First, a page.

Dominoes are a fascinating toy that has been in existence for centuries. They are often used in games that involve lining up a series of tiles, which can be done in many different ways. Depending on the game, players can make straight or curved lines, grids that form pictures, and 3D structures like towers and pyramids. Some domino artists even create intricately patterned sculptural works that take several hours to complete.

A domino is a rectangular tile marked with an arrangement of spots, or pips, similar to those on a die. The other side of each domino is either blank or identically patterned. Dominoes are normally twice as long as they are wide, making them easy to re-stack after use. Dominoes are commonly made from a combination of clay and wood, but plastic and other materials have also been used.

Traditionally, a domino set consists of 28 tiles. Each domino originally represented one of the 21 possible results of throwing two six-sided dice (2d6). The first player begins by laying one of his or her tiles on the table in such a way that the exposed ends match (i.e., a one touches a six and a five touches an eight). The resulting line is then opened up for the next player to place their tiles into. As each domino is played, the corresponding dots on the exposed ends are counted. If a player can make a full circle with their exposed tiles, they win the round.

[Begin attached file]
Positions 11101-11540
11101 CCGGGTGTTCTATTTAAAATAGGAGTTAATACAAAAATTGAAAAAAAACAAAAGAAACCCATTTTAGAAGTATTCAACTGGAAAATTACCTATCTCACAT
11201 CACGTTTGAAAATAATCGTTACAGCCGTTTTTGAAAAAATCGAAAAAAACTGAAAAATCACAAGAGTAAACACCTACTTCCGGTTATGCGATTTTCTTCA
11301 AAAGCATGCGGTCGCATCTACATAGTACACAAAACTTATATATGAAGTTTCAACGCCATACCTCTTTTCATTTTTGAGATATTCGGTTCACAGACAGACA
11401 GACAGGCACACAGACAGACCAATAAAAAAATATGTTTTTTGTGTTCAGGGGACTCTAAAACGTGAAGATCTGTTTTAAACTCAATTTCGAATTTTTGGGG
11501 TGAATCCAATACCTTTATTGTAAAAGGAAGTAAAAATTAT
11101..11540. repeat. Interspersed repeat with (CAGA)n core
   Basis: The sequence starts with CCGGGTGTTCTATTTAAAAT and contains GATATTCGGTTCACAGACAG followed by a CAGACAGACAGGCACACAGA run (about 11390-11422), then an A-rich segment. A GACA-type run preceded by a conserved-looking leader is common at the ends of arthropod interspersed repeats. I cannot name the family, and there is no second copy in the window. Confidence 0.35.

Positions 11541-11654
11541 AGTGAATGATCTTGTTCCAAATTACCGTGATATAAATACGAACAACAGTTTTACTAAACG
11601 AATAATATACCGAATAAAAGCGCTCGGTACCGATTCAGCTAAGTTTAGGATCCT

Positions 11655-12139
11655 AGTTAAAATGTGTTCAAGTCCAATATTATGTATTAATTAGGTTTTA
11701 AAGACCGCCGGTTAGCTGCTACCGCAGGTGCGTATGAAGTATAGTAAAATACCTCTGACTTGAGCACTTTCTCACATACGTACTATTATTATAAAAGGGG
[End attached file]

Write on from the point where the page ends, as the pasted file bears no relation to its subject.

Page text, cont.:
If a player can’t make a full circle, then they must play one of their remaining tiles into the open line. The player who makes the most points in a given number of rounds wins the game. Typically, the points are awarded by awarding the opposing player the sum of all the exposed pips on their exposed tiles. However, some rules allow doubles to be counted as one or two, and some are allowed to be played as zero.

The word “domino” can also refer to the mathematical polygon of order 2, which consists of four equal-sized squares joined edge-to-edge by lines. In literature, the term is sometimes used to describe a domino effect, whereby an action or event causes a chain reaction that leads to other events of the same kind.

Lily Hevesh first started playing with dominoes when she was 9 years old. Her grandparents gave her a classic 28-piece set and she loved lining them up in curved or straight lines, then flicking the first domino to watch them all fall down. Now, at 20, she has a popular YouTube domino channel where she shows off her amazing setups.

There are many variations on the basic domino game, but most of them involve placing a single tile on the table and then building up a chain of tiles by matching one end of an exposed domino with another. The other end of the domino must then be touched by another, forming a line that continues to build up in length.